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My review of Hamlet

April 28, 2014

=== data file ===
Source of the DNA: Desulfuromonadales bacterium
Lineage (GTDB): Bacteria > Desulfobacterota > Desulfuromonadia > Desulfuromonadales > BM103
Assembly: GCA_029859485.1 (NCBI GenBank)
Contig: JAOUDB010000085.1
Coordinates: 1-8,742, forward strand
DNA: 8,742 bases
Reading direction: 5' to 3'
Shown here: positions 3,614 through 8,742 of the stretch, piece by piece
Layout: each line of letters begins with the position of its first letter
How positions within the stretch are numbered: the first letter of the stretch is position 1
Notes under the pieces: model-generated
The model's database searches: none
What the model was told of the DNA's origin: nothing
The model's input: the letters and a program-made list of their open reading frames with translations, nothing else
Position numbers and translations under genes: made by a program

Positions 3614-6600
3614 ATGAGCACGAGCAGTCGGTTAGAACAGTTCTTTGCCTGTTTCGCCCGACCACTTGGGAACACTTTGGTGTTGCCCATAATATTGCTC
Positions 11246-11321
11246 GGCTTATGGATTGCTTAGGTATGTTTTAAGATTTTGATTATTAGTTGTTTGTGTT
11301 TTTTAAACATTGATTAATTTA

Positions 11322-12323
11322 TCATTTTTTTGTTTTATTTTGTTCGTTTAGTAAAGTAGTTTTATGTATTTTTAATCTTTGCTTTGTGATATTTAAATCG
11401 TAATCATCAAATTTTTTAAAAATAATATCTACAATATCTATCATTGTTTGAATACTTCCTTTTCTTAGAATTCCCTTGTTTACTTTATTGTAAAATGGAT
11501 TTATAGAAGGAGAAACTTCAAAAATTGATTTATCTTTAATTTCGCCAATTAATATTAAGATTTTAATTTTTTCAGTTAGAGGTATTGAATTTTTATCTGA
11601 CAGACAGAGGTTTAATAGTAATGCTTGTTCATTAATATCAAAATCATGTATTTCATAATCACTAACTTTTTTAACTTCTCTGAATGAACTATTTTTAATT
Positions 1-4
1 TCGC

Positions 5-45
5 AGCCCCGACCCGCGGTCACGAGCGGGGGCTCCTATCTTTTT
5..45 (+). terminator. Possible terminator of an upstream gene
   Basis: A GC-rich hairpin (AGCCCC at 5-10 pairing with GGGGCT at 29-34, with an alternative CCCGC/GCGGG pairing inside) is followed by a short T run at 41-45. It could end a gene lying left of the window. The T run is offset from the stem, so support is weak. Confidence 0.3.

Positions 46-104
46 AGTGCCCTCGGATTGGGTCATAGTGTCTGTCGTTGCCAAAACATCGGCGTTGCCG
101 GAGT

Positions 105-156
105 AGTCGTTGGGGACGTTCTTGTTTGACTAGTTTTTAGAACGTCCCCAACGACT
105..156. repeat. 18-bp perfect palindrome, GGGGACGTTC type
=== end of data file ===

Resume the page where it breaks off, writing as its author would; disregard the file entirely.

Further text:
Today, I watched the 1948 Best Picture Oscar winner, Hamlet. At the risk of seeming an uncultured swine I must admit that Shakespeare is not my cup o’tea. I struggled to stay awake. However, I cannot ignore the marvelous production design of this film. The sets were immaculately detailed, and if it wasn’t totally obvious that the movie was shot on a soundstage, they could have been mistaken for real stone castles and other structures. Being that this was a Laurence Olivier film, I hardly need to say that the acting was brilliant. Indeed, Olivier won an Oscar for Best Actor (as well as an Oscar for producing the film). There was also great support from the very young and beautiful Jean Simmons, Anthony Quayle, Esmond Knight, and Peter Cushing. The camerawork was pretty great too. The tracking transitions from one set-piece to another moved fluidly, almost as if the camera never stopped moving. There was one scene though where the camerawork was too obvious, and it took me out of the movie for just a bit. It was as if the camera had been lifted, moved across the set to follow an actor, returned to its previous spot, and put back down. Aside from that one scene, the camerawork was very good. The film was quite atmospheric with its near constant use of darkness, candles, smoke, and fog. Since I had trouble staying awake, and since its 2 & 1/2 hour running time made it seem even longer, I can’t say it deserved the Best Picture Oscar for 1948, especially since I know that The Treasure of the Sierra Madre, Key Largo, and Red River also came out in 1948. Olivier’s Hamlet is still pretty good though. Next up, Henry VIII really, really wants a divorce in A Man for All Seasons, the 1966 Oscar winner for Best Picture.

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